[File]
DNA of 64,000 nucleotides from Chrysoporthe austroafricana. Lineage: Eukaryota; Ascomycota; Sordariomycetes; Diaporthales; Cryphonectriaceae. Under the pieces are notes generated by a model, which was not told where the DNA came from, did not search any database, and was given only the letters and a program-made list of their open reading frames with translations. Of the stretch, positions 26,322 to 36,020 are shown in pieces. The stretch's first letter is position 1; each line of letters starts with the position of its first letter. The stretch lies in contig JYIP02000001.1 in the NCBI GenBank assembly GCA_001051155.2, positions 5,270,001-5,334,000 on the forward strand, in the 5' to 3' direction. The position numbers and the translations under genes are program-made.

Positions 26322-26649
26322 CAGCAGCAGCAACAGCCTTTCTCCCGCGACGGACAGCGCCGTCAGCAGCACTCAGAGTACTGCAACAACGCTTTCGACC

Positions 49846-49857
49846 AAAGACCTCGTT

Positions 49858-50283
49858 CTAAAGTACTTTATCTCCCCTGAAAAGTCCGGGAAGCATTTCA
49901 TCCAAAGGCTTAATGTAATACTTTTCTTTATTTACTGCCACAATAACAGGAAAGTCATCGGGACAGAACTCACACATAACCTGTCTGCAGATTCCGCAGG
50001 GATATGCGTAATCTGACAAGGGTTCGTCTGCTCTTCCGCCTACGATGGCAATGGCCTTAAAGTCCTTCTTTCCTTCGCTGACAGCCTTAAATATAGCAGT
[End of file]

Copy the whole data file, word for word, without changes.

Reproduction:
DNA of 64,000 nucleotides from Chrysoporthe austroafricana. Lineage: Eukaryota; Ascomycota; Sordariomycetes; Diaporthales; Cryphonectriaceae. Under the pieces are notes generated by a model, which was not told where the DNA came from, did not search any database, and was given only the letters and a program-made list of their open reading frames with translations. Of the stretch, positions 26,322 to 36,020 are shown in pieces. The stretch's first letter is position 1; each line of letters starts with the position of its first letter. The stretch lies in contig JYIP02000001.1 in the NCBI GenBank assembly GCA_001051155.2, positions 5,270,001-5,334,000 on the forward strand, in the 5' to 3' direction. The position numbers and the translations under genes are program-made.

Positions 26322-26649
26322 CAGCAGCAGCAACAGCCTTTCTCCCGCGACGGACAGCGCCGTCAGCAGCACTCAGAGTACTGCAACAACGCTTTCGACC

Positions 49846-49857
49846 AAAGACCTCGTT

Positions 49858-50283
49858 CTAAAGTACTTTATCTCCCCTGAAAAGTCCGGGAAGCATTTCA
49901 TCCAAAGGCTTAATGTAATACTTTTCTTTATTTACTGCCACAATAACAGGAAAGTCATCGGGACAGAACTCACACATAACCTGTCTGCAGATTCCGCAGG
50001 GATATGCGTAATCTGACAAGGGTTCGTCTGCTCTTCCGCCTACGATGGCAATGGCCTTAAAGTCCTTCTTTCCTTCGCTGACAGCCTTAAATATAGCAGT